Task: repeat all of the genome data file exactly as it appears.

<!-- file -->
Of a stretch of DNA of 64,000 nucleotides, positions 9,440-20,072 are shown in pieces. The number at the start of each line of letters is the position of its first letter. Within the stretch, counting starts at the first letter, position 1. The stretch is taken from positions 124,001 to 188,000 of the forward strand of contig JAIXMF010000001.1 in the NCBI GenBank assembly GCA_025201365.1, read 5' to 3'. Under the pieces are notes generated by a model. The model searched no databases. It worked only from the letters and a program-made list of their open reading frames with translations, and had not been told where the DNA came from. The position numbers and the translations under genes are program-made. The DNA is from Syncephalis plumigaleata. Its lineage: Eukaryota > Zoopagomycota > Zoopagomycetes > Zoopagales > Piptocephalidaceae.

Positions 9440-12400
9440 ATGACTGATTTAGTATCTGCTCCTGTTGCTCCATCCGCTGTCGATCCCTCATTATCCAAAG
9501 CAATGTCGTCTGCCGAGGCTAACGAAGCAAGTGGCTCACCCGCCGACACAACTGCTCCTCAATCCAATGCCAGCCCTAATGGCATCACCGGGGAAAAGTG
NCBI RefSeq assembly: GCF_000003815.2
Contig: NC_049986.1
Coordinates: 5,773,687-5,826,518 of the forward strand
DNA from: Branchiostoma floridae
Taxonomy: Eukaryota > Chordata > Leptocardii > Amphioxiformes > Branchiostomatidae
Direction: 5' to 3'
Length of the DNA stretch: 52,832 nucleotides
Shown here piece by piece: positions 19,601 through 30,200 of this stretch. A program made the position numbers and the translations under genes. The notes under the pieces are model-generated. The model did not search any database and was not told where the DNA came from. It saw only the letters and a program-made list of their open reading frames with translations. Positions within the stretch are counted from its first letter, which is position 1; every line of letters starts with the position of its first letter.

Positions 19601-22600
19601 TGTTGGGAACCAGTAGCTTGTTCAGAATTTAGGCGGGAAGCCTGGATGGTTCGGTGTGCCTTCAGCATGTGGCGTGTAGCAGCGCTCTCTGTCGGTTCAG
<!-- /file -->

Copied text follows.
Of a stretch of DNA of 64,000 nucleotides, positions 9,440-20,072 are shown in pieces. The number at the start of each line of letters is the position of its first letter. Within the stretch, counting starts at the first letter, position 1. The stretch is taken from positions 124,001 to 188,000 of the forward strand of contig JAIXMF010000001.1 in the NCBI GenBank assembly GCA_025201365.1, read 5' to 3'. Under the pieces are notes generated by a model. The model searched no databases. It worked only from the letters and a program-made list of their open reading frames with translations, and had not been told where the DNA came from. The position numbers and the translations under genes are program-made. The DNA is from Syncephalis plumigaleata. Its lineage: Eukaryota > Zoopagomycota > Zoopagomycetes > Zoopagales > Piptocephalidaceae.

Positions 9440-12400
9440 ATGACTGATTTAGTATCTGCTCCTGTTGCTCCATCCGCTGTCGATCCCTCATTATCCAAAG
9501 CAATGTCGTCTGCCGAGGCTAACGAAGCAAGTGGCTCACCCGCCGACACAACTGCTCCTCAATCCAATGCCAGCCCTAATGGCATCACCGGGGAAAAGTG
NCBI RefSeq assembly: GCF_000003815.2
Contig: NC_049986.1
Coordinates: 5,773,687-5,826,518 of the forward strand
DNA from: Branchiostoma floridae
Taxonomy: Eukaryota > Chordata > Leptocardii > Amphioxiformes > Branchiostomatidae
Direction: 5' to 3'
Length of the DNA stretch: 52,832 nucleotides
Shown here piece by piece: positions 19,601 through 30,200 of this stretch. A program made the position numbers and the translations under genes. The notes under the pieces are model-generated. The model did not search any database and was not told where the DNA came from. It saw only the letters and a program-made list of their open reading frames with translations. Positions within the stretch are counted from its first letter, which is position 1; every line of letters starts with the position of its first letter.

Positions 19601-22600
19601 TGTTGGGAACCAGTAGCTTGTTCAGAATTTAGGCGGGAAGCCTGGATGGTTCGGTGTGCCTTCAGCATGTGGCGTGTAGCAGCGCTCTCTGTCGGTTCAG